Last week the House of Representatives Select Committee on Social Media and Online Safety released its report on its inquiry into social media and online safety.
We were pleased to see a number of the Committee’s recommendations which echoed our own and which – if implemented - will serve to rein in online service providers. We hope that the days of self-regulation which have allowed tech corporates to prioritise profit over safety and leave vulnerable Australians - women and children particularly - at risk of the worst kinds of online abuse and exploitation will eventually be behind us.
Unfortunately, the road to regulation won't be a short one.
The Committee recommended a Digital Safety Review on the legislative framework and regulation in relation to the digital industry, and associated terms of reference including:
- the need to strengthen the Basic Online Safety Expectations to incorporate and formalise a statutory duty of care towards users;
- the best interests of the child principle as an enforceable obligation for online service providers.
We welcomed the recommendation, noting that regulation aimed at holding online service providers responsible for harms they facilitate, and which require them to prioritise children's well-being, may serve to redress the rampant sexualisation, harassment and exploitation of children facilitated by social media corporates. But we further noted that the Review may take until July 2024 to complete.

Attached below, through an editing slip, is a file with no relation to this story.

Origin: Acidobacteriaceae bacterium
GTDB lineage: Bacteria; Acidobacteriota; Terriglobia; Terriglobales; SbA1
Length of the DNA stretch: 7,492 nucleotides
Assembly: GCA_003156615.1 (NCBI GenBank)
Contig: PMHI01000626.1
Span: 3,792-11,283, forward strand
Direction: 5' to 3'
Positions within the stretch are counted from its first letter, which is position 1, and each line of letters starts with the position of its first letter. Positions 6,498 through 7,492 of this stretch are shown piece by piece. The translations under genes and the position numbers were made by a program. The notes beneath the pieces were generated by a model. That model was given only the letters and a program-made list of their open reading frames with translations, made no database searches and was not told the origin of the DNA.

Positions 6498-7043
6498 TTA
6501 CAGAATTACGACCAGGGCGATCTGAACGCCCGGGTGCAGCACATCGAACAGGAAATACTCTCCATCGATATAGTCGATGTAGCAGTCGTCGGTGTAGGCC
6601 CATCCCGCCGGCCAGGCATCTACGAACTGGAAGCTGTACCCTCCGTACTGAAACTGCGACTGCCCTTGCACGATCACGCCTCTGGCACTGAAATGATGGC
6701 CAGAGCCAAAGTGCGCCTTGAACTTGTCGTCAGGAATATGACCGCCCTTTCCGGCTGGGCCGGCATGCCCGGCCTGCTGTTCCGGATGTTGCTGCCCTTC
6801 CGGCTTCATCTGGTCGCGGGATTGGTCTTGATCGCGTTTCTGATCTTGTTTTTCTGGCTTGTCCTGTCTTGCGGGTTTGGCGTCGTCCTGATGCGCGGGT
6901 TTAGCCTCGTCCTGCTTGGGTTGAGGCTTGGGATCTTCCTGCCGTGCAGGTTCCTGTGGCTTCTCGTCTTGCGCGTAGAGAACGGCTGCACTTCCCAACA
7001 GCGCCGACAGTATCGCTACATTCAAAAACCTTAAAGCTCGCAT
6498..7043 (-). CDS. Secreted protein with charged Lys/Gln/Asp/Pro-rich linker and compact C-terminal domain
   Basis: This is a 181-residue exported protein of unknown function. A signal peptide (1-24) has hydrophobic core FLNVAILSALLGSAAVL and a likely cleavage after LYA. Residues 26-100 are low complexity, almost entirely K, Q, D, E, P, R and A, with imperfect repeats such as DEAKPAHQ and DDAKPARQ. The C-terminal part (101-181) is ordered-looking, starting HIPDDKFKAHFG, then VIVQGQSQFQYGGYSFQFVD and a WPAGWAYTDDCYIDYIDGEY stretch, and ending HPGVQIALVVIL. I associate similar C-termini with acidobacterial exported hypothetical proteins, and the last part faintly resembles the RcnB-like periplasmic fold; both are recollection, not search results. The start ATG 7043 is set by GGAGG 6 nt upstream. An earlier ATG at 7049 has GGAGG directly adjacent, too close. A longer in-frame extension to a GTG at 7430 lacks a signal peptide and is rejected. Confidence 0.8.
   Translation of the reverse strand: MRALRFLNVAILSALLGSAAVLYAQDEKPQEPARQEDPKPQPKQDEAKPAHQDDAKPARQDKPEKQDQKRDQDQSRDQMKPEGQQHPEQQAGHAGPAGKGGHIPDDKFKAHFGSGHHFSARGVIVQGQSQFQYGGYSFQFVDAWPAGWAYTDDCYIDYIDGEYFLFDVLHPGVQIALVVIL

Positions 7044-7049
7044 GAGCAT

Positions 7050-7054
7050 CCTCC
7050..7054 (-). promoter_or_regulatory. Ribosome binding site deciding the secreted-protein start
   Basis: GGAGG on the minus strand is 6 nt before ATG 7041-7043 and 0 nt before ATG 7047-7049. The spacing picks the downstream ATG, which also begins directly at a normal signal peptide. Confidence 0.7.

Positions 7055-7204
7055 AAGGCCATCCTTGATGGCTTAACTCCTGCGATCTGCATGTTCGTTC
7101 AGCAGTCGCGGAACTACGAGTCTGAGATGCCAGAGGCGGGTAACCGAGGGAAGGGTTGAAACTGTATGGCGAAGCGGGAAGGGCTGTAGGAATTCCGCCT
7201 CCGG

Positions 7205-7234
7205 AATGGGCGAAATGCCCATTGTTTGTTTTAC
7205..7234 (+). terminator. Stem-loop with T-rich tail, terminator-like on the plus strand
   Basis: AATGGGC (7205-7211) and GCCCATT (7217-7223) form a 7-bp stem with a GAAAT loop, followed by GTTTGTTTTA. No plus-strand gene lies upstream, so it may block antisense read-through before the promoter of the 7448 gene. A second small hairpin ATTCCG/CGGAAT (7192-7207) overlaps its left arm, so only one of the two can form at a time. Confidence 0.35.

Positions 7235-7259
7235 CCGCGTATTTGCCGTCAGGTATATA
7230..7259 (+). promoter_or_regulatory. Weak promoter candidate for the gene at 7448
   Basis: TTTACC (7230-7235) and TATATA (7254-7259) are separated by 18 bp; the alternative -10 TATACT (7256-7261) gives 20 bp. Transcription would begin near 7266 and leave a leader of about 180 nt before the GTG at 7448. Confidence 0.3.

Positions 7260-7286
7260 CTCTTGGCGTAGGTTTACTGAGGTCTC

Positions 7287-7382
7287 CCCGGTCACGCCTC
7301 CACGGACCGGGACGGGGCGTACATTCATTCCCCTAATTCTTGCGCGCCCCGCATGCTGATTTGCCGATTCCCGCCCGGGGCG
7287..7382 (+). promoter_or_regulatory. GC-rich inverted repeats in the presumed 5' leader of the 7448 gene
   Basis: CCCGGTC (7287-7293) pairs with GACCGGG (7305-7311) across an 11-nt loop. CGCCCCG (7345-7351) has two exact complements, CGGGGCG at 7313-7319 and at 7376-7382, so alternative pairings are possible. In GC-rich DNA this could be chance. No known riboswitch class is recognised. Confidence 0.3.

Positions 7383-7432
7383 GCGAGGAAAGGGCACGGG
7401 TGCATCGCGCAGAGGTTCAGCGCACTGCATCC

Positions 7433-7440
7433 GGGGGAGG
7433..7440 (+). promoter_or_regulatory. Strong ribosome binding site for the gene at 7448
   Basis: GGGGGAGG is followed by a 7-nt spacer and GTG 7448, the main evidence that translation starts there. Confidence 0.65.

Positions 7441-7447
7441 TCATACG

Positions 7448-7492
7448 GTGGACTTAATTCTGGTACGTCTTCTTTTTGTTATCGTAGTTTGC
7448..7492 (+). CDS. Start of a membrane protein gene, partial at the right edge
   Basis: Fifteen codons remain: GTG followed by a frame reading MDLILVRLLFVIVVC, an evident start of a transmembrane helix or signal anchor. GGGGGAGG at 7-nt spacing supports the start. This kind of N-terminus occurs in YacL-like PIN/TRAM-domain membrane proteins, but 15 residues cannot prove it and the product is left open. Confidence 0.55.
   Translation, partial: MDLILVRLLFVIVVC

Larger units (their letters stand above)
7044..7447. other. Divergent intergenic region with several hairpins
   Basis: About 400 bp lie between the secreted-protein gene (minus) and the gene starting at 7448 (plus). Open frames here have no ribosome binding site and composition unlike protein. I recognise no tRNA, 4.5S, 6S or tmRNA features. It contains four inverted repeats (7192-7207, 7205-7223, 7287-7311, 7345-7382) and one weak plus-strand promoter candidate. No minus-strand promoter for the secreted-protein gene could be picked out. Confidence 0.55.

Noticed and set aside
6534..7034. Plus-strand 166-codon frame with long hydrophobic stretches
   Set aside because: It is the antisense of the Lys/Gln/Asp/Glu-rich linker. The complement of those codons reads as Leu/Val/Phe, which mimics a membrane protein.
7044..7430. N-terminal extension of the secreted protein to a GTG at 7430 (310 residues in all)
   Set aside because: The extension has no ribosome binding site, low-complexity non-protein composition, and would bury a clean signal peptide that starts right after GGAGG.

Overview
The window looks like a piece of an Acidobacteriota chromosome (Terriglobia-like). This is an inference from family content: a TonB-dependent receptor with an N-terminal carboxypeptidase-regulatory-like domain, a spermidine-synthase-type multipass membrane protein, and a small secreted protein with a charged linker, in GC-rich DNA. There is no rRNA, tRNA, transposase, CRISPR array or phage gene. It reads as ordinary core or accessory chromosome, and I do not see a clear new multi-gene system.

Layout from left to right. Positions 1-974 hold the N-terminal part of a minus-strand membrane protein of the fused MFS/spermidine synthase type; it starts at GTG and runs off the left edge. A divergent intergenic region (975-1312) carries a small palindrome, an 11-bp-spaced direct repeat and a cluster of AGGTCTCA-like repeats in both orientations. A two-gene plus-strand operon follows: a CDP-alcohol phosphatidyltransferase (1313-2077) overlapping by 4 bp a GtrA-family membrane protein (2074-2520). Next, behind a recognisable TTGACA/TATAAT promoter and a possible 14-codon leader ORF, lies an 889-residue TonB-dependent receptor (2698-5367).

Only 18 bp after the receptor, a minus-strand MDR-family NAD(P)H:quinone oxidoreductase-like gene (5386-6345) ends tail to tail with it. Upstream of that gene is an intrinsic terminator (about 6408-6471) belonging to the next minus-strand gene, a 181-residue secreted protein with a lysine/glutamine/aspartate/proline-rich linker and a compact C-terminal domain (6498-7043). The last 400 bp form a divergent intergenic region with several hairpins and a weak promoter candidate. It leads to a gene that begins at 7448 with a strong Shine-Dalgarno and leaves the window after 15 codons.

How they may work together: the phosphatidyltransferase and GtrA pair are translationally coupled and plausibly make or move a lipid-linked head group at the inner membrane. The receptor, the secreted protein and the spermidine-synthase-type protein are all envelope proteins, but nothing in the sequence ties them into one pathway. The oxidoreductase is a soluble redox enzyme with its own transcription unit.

We also welcomed the recommendation that tech platforms implement ‘default privacy and safety settings at their highest form’ for all under-18 users. We remain cautious however, noting that the latter hinges on robust measures to verify user age.
We further welcomed the recommendation of a ‘mandatory requirement for all technology manufacturers and providers to ensure all digital devices sold contain optional parental control functionalities’. Due to reliance on activation of the settings by parents and carers, we are concerned that this measure will have limited impact in keeping vulnerable children safe. We hope the final legislation will require digital devices to be sold with maximum privacy and safety settings set to default.
Other recommendations included examining the use of algorithms and associated harms; examining the potential for requiring platform transparency, and for building into legislation a requirement for platforms to enforce their community standards policies.
The Committee acknowledged the need for more and better education and recommended a national strategy on online safety education as well as a national campaign aimed at all Australians with a focus on respectful online behaviour. It also recommended increased funding to support victims of technology-based abuse. We welcomed each of these.
Read the full report here.
Read our submission to the inquiry here.